Again, the sense of a furious attack is used to smear what, in fact, is a calm and meticulous demolition of establishment lies.
In the New York Times, Frank Rich notes of Michael Moore’s film Fahrenheit 9/11:
“Of course, Mr. Moore is being selective in what he chooses to include in his movie; he’s a polemicist, not a journalist..” (Frank Rich, New York Times, May 23, 2004)
The media are currently trying hard to present as established fact the idea that Moore is sloppy and gets his facts wrong. The attempt is approaching a kind of ‘tipping point’ – we call it the Media Bleat Point. If a fraudulent claim is made in sufficient numbers of high-profile media on both sides of the Atlantic, the Bleat Point is passed, the claim becomes ‘true’, and is then repeated in confident chorus by virtually the entire journalistic herd. The Bleat Point was rapidly passed in May of this year after Piers Morgan, editor of the Daily Mirror, was sacked by his corporate bosses: ‘Morgan +had+ to go’, the media confidently insisted from their tight huddle.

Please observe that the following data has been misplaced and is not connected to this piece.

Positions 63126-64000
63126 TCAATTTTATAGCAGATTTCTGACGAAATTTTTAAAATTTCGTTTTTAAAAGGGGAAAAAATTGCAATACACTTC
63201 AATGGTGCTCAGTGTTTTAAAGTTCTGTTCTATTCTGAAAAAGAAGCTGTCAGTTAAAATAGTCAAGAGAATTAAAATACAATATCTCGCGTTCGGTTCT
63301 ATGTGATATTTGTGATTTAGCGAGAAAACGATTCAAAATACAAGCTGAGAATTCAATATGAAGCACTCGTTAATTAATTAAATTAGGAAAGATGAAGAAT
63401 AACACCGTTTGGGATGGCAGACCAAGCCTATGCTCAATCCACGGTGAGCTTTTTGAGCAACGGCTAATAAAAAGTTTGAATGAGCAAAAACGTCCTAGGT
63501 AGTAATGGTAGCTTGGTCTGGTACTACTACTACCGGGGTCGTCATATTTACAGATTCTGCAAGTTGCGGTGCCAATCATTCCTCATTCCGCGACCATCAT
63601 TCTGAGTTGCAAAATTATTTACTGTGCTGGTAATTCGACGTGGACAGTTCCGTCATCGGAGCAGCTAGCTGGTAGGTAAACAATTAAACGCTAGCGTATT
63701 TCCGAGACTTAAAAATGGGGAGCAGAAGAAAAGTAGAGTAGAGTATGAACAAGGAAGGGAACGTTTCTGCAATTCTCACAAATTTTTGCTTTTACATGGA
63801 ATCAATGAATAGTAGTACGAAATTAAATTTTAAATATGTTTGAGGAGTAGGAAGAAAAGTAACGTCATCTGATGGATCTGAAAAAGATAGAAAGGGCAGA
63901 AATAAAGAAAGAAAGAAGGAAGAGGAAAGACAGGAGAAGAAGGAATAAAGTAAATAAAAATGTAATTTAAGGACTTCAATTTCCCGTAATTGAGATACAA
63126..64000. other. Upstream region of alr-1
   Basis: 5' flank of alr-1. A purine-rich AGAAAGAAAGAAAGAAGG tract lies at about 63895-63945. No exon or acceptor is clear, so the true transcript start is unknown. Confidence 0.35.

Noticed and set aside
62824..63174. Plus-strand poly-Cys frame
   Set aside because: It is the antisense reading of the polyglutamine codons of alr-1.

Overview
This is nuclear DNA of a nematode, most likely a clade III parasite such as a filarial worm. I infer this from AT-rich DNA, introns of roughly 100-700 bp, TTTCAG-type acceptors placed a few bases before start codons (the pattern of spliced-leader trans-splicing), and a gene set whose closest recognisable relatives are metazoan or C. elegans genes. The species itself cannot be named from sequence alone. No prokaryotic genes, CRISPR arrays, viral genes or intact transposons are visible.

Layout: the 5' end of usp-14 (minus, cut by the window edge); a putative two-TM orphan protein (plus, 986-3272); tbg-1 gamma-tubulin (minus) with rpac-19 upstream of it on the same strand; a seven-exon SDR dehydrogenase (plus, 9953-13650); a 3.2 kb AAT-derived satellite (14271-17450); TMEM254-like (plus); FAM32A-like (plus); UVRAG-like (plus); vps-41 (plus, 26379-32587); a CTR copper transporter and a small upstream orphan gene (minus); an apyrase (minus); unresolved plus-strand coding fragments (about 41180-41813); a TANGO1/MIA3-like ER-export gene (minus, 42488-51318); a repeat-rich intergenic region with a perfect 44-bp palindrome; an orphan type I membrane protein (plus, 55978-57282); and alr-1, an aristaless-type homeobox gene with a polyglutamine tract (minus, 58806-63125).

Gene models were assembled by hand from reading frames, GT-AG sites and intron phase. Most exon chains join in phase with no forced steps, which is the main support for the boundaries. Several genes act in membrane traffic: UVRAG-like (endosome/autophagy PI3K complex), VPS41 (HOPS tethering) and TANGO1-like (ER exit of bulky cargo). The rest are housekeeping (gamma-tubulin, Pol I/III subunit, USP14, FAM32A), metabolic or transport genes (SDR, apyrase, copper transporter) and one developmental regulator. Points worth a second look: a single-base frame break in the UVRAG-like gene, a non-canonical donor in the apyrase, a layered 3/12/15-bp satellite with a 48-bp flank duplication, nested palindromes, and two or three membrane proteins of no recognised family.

In a Guardian article in January, Jason Deans wrote of Carlton TV:
“Carlton’s output… has included the award-winning documentary Kelly and Her Sisters [and] John Pilger’s controversial polemic Palestine is Still the Issue…” (Deans, ‘Hewlett quits Carlton’, The Guardian, January 8, 2004)
Kelly and Her Sisters was “award-winning” but Pilger’s documentary was a “controversial polemic”. In fact, Palestine Is Still The Issue was nominated for a BAFTA – an honour in itself. It won a gold award at the Chicago Documentaries Festival, considered the ‘Oscars’ of documentaries, and a Khris Award, another top American prize. The film was praised by the Independent Television Commission (ITC) for the “thoroughness of its research”, and its “integrity” and its “balance” – no mention was made of it being a “polemic”. The “controversial” element was an orchestrated pro-Israel attack, whose premises were completely rejected by the ITC.
Back to the interview:
“Jeremy Paxman met him at the British Museum, where they talked in the Assyrian Galleries. He asked him whether he was suggesting there was nothing new in the so-called Bush Doctrine.”